Before you batten down the hatches for a winter-long hibernation, decluttering and organizing your home will help ease stress and make the season go more smoothly.

Packing away summer clothes and sandals, beach toys and sunscreen is a good start but before you stow it away, ask yourself if you will need it again next summer. If it doesn’t fit you or your kids will grow out of it soon, why not purge it?

Fall is a great time to throw a killer yard sale, so here are a few tips to make the most of it.


Many yard-salers are old school and will look for ads in the local newspaper. Make sure your ad contains the address, the date and times you will be open for sale, and a list of key items that may draw people in. Do you have any antiques or collectibles that you know people search for?  Do you have a lot of name brand clothes or large pieces of furniture? These are all things that will draw shoppers to your yard in search of great deals.

If you are computer savvy, advertise on Facebook, Twitter, Snapchat or any other form of social media you have an account for. Online advertising makes it easy to share pictures of items you have for sale as well as provide updates throughout the day if you drop prices or extend hours. Sometimes people will ask you to hold a certain item that you post until they can get there, so you must decide ahead of time if you will allow holds and for how long.

Directional signs are also important on the day of your yard sale. You want to make sure that people can find your yard sale and navigate to it, especially if they decide to shop on a whim.  Find major roadways to place signs with your address, directional arrows and the date and times your sale is open. Large, clearly written lettering is best.

Rock-Bottom Pricing

Yard-salers are deal seekers and hagglers. If you charge one dollar for an item, someone will offer 50 cents for it. If you really need to make a certain amount of money for an item, think about posting it on Craigslist or another online forum where less haggling is expected.

There are a few other ways to handle hagglers. One is to price everything slightly higher than what you actually want to make from it so when someone offers a lower price, you can simply accept it. This has pros and cons: The pro is that you are more likely to make more money on each item and the con is that non-hagglers might be scared off by higher pricing.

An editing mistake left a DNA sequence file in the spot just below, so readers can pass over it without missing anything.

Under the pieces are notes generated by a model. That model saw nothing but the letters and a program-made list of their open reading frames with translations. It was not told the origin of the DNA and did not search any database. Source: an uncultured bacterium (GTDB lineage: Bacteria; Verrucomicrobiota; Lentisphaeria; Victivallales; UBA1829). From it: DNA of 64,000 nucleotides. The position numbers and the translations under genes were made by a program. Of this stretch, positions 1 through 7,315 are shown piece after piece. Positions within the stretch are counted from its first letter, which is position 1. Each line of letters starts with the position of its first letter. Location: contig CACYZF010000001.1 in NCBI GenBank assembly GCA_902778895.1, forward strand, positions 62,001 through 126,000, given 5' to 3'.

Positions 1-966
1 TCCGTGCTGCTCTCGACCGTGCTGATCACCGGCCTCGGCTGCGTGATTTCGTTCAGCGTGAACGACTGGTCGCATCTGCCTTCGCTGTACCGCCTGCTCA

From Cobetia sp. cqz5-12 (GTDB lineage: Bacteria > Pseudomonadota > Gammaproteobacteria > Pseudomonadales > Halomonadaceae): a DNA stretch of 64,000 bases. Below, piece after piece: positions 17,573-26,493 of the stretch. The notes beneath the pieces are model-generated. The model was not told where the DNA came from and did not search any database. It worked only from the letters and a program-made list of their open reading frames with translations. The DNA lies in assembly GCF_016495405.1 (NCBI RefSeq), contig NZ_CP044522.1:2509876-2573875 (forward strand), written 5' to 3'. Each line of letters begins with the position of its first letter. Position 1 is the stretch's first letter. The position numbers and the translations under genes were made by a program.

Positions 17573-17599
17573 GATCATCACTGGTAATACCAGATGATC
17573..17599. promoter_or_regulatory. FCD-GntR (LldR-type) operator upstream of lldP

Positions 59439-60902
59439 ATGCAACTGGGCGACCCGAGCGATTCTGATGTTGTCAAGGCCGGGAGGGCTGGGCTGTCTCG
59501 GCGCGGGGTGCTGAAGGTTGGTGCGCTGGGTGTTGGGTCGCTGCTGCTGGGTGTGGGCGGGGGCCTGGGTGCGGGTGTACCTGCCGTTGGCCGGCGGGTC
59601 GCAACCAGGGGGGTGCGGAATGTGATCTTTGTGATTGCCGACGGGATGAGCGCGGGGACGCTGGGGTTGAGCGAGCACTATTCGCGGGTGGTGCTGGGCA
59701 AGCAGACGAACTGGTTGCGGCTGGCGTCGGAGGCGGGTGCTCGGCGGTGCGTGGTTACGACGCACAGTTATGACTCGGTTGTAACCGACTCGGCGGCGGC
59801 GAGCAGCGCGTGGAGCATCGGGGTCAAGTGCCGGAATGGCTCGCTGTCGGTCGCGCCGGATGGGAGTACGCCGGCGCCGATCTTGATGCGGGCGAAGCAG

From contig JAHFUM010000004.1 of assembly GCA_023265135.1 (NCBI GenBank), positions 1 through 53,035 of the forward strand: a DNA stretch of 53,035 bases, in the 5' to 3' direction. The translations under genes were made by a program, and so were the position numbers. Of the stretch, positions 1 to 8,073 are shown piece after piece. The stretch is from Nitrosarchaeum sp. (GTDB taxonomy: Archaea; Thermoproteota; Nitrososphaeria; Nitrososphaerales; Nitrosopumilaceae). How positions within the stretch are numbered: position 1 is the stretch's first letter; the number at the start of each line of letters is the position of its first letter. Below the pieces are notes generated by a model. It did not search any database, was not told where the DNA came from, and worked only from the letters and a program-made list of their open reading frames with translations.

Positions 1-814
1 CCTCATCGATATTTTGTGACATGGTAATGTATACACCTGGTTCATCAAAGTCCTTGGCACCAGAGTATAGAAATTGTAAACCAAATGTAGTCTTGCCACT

Another way to handle hagglers is to get into the game and find joy in it. If you really don’t care about how much money you are going to make on each item, you are more likely to sell things.  If the point of the sale really is to clear out things you don’t need, you might as well let it all go at rock-bottom prices.

Selection and Display

Combining yard sales with friends and neighbors or doing a community-wide event will draw more shoppers in because they know they have a one-stop shop with a large selection and variety. You can amp up the fun factor by providing hot cocoa or apple cider to shoppers on a crisp fall day.

When displaying your selection of items, group them together in related categories. Keep housewares collected, sort clothing by size and gender, and pile all the toys together. Make sure items are clearly marked with a price. And maybe keep some chairs and cushions out so people don’t have to sit on the concrete pavement when they are tired.

Having a clearly advertised “free” section will help draw crowds as well. Children will especially love getting a free toy. Happy Meal toys, carnival prizes and small stuffed animals are all great things to throw in a free kid’s box.


The more visible your sale is to passers-by, the more traffic you’ll draw. If you do not live in an easily accessible or highly visible location, combine your yard sale with a friend or family member who has a better location. Not only will you get the added benefit of advertising as a multi-family sale, you’ll benefit from impulse buyers.

If you don’t have any friends or family members interested in joining you for a yard sale, look for community events or indoor flea markets that you can participate in. Charities will often hold group yards sales as fundraising events. You can purge your old stuff and help out a good cause at the same time.  It’s a win-win.

After the Sale

Have a plan for how to handle items that didn’t sell. Will you box them up and take them to a charity or will you stick everything back in the garage? If you decide to keep it all for a future yard sale, don’t undo all the cleaning that you’ve already done — keep your garage neat and organized.

With the holiday season right around the corner, fall yard sales are a great time to purge the old and make room for the new. Clear out those garages, attics and closets!


This article came from our friends at Phroogal, and can be found on their website here.